The Pfaff 230 has a unique top tension module. It was developed in the 50’s with a completely different tension compression system that the common Singer 15/91 system using a coil spring. The Pfaff tension completely conceals the mechanism and unless taken completely apart, the problem will be concealed as well. Tension failure is most often caused by a clump of thread remnants lodged between the tension discs. The pressure spring attempts to compress the disc around the thread but the clump of thread is wedged between the discs and prevents the walls of the discs from closing around the thread. Without compression, the thread has no tension and pull easily through tension regardless of where the dial is set. This happens with other tension mechanisms but they’re much easier to diagnose because the tension discs are much easier to spread. Generally a mechanic will spread the disc and shoot a stream of compressed air into the mechanism to remove thread remnants. This is not so easy to do with the Pfaff 230 because the design conceals the mechanism.
Pfaff machines from the late 70’s, like the 1027 Tipmatics, 1400 srs and 7500 series have “lay-in” threading. The tension is concealed and can collect remnants of thread producing the same problem. \The clump of thread prevents the tension from closing around the thread, the clump wanders as the thread pulls through the tension and intermittent problems are experience until the clump is lodged in a position to permanently foil tension performance. Once again, lifter the presser foot an shooting a stream of compressed air into the tension may “blow it out”. I that doesn't work, the tension module can be removed for cleaning.
The other problem we’re having with the 1400 series revolves around old oil that’s coagulated into a stiff gummy tarnish. The results are presser feet with no pressure and bobbin winders that won’t disengage the hand wheel from the needle bar when winding the bobbin. These machines require a thorough detergent head cleaning.
Using Top Stitching Thread - by Russell Moore
Eventually every machine operator wants to use heavy duty thread to mend denim jeans or make some upholstery project. Nylon upholstery thread size 69 is a popular choice for upholstery and top stitching thread is a viable alternative. Polyester Mettler Top Stitching thread is commonly available and is available in a plethora of colors. A rule of thumb is to use a needle with a large enough eye so that the thread will travel through the eye without too much friction. "Too Much" is the operative word. Buy top stitching needles for household type machines. These needles have a much longer eye and the larger sizes have even bigger eyes. Top Stitching thread is much thicker, therefore the top tension will produce more drag at an average tension setting, say 4-5 on your tension dial. Knowing this, the same logic can be applied to the bobbin case tension. Top Stitching thread is generally used on "top" with standard sewing weight thread on the bobbin. There is little concern for balancing the tension because all we need is a good looking "top stitch". On the other hand, when using top stitching thread on the bobbin, we are looking for stitch definition on both sides of the seam. Now, using our "top tension logic", we know the bobbin case tension will be producing more drag too. Because bobbin case thread tension is normally negligible, meaning very little, we need to adjust the bobbin case thread tension accordingly. There are two screws that are connected to the bobbin case tension spring. The one at the tail end of the spring is the "anchor spring". It has no influence on the thread tension but it does hold the spring in place. Do not turn this screw! The other screw is the tension spring pressure adjustment screw. Turning this screw counter clockwise will ease the pressure thus reducing the tension. Turn this screw 1/4 turn counter clockwise and sew test. If the desired stitch definition is not produced, turn the screw another 1/4 turn and sew again. You may have to repeat this one more time. I would not recommend more than 3/4 of a turn. We don't want this screw to fall out! If the bobbin side stitch definition is still not pronounced enough, turn the top tension up to 6,7 or even 8. Sew a seam on a sample patch of the project, checking the stitch quality at each tension setting. One of these settings will produce the results you're seeking.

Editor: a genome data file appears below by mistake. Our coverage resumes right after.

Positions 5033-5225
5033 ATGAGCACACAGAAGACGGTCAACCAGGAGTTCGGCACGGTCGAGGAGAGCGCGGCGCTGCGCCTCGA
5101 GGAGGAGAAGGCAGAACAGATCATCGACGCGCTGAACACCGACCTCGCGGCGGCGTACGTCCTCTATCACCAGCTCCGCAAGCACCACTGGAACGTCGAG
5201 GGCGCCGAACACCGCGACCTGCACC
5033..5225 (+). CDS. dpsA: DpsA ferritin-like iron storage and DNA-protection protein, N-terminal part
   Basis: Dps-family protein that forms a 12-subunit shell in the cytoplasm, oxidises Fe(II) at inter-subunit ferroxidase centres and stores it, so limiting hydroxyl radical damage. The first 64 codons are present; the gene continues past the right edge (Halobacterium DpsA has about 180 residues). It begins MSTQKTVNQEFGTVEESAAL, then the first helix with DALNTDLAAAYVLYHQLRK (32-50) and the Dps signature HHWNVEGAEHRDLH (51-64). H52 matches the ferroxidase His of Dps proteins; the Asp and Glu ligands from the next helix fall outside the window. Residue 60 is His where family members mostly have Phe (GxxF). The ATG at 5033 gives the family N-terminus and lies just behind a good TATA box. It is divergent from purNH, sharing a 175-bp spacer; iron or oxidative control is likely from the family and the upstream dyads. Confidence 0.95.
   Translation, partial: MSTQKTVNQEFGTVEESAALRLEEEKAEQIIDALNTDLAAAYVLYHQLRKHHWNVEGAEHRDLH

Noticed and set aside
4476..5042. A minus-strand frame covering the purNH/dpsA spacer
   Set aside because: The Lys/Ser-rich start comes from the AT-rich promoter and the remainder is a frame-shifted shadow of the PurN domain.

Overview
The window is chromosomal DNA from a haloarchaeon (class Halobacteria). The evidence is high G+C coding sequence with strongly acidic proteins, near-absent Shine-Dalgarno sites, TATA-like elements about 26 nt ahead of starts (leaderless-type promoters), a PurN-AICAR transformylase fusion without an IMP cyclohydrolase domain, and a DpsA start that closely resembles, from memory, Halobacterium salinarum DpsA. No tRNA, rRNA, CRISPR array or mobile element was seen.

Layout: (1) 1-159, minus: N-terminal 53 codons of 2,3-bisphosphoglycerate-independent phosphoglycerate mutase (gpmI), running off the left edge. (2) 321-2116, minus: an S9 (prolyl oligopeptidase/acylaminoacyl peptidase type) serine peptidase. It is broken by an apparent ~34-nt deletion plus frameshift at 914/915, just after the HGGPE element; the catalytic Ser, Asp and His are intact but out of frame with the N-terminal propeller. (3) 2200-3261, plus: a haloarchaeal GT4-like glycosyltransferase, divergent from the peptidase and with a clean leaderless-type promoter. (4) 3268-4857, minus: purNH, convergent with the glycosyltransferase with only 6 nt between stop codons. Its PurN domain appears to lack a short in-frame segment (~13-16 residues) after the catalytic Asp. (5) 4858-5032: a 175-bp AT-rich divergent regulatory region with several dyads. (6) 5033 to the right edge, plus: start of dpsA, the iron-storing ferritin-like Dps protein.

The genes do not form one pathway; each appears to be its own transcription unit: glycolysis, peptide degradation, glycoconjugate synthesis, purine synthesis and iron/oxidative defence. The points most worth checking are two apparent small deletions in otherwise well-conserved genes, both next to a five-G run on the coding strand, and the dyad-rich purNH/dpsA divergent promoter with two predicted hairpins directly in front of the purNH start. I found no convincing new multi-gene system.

Bernina short shank Adapters - by Russell Moore
There is an adapter for each Bernina model enabling you to use standard short shank presser feet with your Bernina. The adapter attaches to your machine the same way your Bernina feet do. The presser bar then accepts a short shank foot holder so you can use Janome and other universal presser feet, rufflers, binders and a selection of options offered by Bernina.
The biggest complaint I've had regarding commercial machines always revolves around speed control. Especially the "take off" speed. Commercial Sewing Machine Motors have been redesigned to implement smoother speed control, quieter operations and more efficient use of electricity. These new designs are called servo motors. I recommend you upgrade your commercial stand to include one of these new motors. Motors range in price from $150-$300. Bolting them up can be done with a crescent wrench or socket driver.
Dripping Steam Generator Iron? - by Russell Moore
The vapor supply line that connects to the iron is not heated and when cool will produce condensation. Attempting to implement the steam feature results in droplets of water. To avoid menacing droplets on you garment, try a dry run on an absorbent terry towel. This process heats the supply line and flushes unwanted condensation enabling the iron to deliver a smooth stream of hot vapor. Steam generator irons can be used with a cold sole plate, a definite advantage when producing sharp creases on gabardine slacks or when pressing silks and delicate synthetics.
Self Threading Sewing Machine Needles
Schmetz packages self threading needles in 5/packs, sizes 12 and 14. We stock both sizes. My customer is anxious for others to know so I've added this tip to our list. This needle has a slot on the right side of the needle. Using both hands, slide the thread along the right edge of the needle and bingo, your threaded. I've never had a complaint about the needle coming unthreaded. Another innovation is the top stitching needle. The eye is much longer and much easier to thread. Top stitching needles are made for thicker threads, producing a bolder decorative top stitch. They're available in sizes 12,14 and 16.